After a few years at my current company, I felt like I was ready for a new challenge! I wanted to bring it up to my manager, but I knew I had to prepare well and stress test how ready I was in terms of my competencies and the responsibilities that I may have to pick up in the transition.
Here’s what I did.
Before scheduling the one-on-one with my manager, I prepared an agenda to structure my thoughts and for my manager to get a heads up of what’s coming. I jotted down the following.
Establishing clarity about the Senior PM role.
I looked these up on Google, but you can also base it on your company’s career ladder or note down observations from Senior PMs you know.
- The day-to-day of a Senior PM
- The responsibilities of a Senior PM
- The top challenges of a Senior PM, generally and personally for me
- The top priorities of a Senior PM
- Things to look out for when transitioning
- Stakeholders I will have to work with as a Senior PM
- The aspects of this aspiration that excites or fulfils me to stress test whether this is actually the right role for me
- My top 3 strengths that would come into play as a Senior PM
- My top 3 weaknesses that may challenge me in a Senior PM role
- Why the company would benefit from having me as a Senior PM
My proposed plan on achieving this aspiration
- The North Star: Becoming a Senior PM
- The milestones or objectives I’d have to achieve or things I need to improve on
- The timeline: includes progress timeline, check-ins
- What happens if the milestones don’t get met? Would I like to be transitioned to another role?
- If you are already doing the responsibilities of a Senior PM and you feel like you’ve been doing your job well, this portion of the agenda becomes a discussion on what will happen next for this transition to happen, along with a timeline.
Establishing my role and my manager’s role in this process
- Keep my manager updated on the progress made on my proposed plan
- Prepare an agenda for our fortnightly check-ins
My manager’s role
- Aligning discussions and expectations with promotion decision-makers
- Keeping me in the loop if there’s anything that’s hindering me from achieving my aspiration or objectives, i.e. feedback loops
Then I scheduled the meeting with my manager and asked him to read and comment on the agenda so by the time the meeting happens, everyone is on the same page. I scheduled it for an hour, but if you suspect that you’d need more time to brainstorm ideas with your manager, you should consider booking a longer slot or schedule a follow-up, whichever is most effective for you and your manager.
During the meeting, I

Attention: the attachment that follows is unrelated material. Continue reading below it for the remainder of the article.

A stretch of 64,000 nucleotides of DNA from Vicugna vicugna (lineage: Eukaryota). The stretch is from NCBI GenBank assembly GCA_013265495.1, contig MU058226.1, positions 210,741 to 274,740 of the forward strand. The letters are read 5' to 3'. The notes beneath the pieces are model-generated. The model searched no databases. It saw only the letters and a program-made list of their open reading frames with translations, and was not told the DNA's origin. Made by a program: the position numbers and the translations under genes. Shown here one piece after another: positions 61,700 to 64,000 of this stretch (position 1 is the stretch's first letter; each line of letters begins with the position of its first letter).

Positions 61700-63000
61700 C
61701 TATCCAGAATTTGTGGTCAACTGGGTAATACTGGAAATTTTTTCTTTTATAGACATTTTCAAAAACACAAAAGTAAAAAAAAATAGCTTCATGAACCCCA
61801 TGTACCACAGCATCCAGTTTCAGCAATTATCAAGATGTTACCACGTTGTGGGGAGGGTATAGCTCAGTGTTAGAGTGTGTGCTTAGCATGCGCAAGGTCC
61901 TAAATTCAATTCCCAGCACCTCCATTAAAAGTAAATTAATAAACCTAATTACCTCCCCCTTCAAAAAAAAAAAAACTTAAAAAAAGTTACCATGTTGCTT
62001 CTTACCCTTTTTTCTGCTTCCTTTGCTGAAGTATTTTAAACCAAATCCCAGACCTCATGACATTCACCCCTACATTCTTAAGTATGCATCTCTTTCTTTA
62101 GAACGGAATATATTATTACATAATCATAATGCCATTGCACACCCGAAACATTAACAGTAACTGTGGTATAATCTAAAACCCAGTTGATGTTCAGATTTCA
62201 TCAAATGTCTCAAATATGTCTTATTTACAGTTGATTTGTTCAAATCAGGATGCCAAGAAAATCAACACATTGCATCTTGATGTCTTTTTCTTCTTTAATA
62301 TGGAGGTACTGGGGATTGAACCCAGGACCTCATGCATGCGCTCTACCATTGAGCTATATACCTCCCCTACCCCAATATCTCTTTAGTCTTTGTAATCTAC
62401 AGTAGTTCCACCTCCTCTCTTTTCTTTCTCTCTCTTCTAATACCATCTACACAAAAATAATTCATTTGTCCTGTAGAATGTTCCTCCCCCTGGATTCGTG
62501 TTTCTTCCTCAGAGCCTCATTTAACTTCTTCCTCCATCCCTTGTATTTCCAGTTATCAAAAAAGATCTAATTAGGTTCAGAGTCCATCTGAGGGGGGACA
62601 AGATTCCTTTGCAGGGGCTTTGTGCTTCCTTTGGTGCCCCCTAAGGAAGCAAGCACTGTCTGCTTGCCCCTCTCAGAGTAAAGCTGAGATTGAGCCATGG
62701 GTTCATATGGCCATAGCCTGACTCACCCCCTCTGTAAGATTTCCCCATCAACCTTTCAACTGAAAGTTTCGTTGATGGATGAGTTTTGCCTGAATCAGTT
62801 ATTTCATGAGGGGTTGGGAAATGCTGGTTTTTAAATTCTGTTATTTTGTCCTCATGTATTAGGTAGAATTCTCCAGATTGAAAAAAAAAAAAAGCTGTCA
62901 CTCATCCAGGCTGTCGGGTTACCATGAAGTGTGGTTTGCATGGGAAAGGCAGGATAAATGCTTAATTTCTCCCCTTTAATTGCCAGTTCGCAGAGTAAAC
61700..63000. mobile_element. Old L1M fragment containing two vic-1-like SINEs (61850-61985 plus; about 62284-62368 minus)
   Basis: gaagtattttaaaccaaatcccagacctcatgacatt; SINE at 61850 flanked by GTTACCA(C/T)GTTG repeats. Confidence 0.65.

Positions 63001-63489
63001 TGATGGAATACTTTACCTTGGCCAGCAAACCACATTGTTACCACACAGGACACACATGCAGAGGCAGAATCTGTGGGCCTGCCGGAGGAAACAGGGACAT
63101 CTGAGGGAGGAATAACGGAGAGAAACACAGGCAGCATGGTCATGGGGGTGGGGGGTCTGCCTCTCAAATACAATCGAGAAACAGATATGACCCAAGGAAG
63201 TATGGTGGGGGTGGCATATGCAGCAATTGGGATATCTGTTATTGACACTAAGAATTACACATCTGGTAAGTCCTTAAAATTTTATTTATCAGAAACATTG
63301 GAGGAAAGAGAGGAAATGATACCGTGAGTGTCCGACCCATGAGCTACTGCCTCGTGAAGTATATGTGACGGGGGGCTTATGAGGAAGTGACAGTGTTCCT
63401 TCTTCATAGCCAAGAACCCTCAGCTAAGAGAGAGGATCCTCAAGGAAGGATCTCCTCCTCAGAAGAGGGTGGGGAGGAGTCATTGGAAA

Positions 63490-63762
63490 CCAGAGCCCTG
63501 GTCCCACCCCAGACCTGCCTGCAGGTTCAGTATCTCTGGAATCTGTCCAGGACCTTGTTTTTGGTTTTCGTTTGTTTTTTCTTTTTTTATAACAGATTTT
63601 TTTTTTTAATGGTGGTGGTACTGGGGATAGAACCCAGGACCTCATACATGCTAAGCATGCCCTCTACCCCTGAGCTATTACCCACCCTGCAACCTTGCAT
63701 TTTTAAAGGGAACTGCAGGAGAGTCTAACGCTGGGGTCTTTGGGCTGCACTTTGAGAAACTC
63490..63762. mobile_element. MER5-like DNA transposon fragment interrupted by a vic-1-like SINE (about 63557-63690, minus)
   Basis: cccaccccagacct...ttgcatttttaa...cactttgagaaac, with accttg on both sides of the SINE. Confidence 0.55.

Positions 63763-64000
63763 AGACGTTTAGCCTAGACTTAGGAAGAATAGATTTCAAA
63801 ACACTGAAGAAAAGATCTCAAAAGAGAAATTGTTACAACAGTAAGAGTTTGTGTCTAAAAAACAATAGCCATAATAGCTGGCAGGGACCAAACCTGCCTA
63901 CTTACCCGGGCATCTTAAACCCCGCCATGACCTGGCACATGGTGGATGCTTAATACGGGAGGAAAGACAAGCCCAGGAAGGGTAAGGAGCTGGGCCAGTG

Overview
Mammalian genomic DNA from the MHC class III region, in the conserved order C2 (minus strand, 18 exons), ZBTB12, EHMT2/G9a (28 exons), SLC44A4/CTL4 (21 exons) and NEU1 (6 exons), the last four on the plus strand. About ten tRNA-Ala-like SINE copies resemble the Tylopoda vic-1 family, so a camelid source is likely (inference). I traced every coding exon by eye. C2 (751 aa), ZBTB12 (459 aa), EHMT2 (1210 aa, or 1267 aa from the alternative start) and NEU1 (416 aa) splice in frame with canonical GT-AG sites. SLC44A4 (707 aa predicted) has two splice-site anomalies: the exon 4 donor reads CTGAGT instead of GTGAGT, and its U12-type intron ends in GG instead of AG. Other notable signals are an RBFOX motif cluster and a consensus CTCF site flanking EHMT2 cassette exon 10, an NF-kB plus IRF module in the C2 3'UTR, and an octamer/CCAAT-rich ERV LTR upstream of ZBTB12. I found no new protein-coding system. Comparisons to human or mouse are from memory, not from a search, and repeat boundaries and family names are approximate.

- Opened up with something casual and made sure both my manager and I are comfortable. Smiling helped lighten up the mood, as both parties knew this would be a long conversation. I tried to create an environment where both parties can be honest with each other.
- Asked my manager if he agreed with everything I’d written, and if not, discuss which definitions or plans should be changed or added in accordance to the company or my manager’s standards.
- Asked my manager what his honest thoughts are about my aspiration. If your manager doesn’t seem to be too supportive, this is the time to talk about why. Really listen to what your manager is telling you from verbal and non-verbal cues. You want to make sure that everything that needs to be discussed has been talked about. If your manager doesn’t think you’re ready, welcome the disagreement and incorporate his concerns into your proposed plans. Maybe your manager may not be aware of what happens backstage and you may need to prove your contribution to the team or company.
After the meeting, I
- Set calendar reminders of milestone deadlines
- Brainstormed plans on how to achieve the milestones in the given timeline. What do I need to do? Who can help me?
- Created a roadmap on those plans
- Reflected back on the meeting and re-read the meeting notes. Were there any milestones I missed or were there any that are not necessary in helping me to become a Senior PM? Since the agenda has been shared with the manager for them to read and comment on, you may choose to keep your personal notes on a separate document.
- Sent a calendar invite, with the previous meeting notes attached, for the agreed-upon check-ins to my manager.
In these check-ins, I
- Reported the progress I’ve made. This is the time to provide proof on how you’ve been working toward your milestones, e.g. a screenshot of how you’ve improved on given feedback.
- Discussed feedback from my manager and other decision-makers
- Noted down any changes to the plans or timeline due to the feedback received.
- Keep in mind internal processes that may support or hinder you, e.g. certain promotion guidelines or timeline from the People Team.
- If your manager is not sure of the company benchmark or procedure, add this as an action item on the meeting notes and circle back to this offline. Not every decision has to be made in the meeting.
- You may choose to set up a reminder for yourself 1-2 days before the discussion or check-in to remind your manager of the upcoming discussion, the agenda you’ve prepared, and the action items that were agreed upon in previous discussions.
- Create multiple backup plans! Are there other roles in the company that supports the core, underlying reason why you wanted this promotion? Can you fill this role in another company?
Best of luck with your meeting! This may be a hard conversation to have for many, but preparing well will give you more confidence. If you know what you want, go after it! Cheers!
Please send any feedback you may have to firstname.lastname@example.org.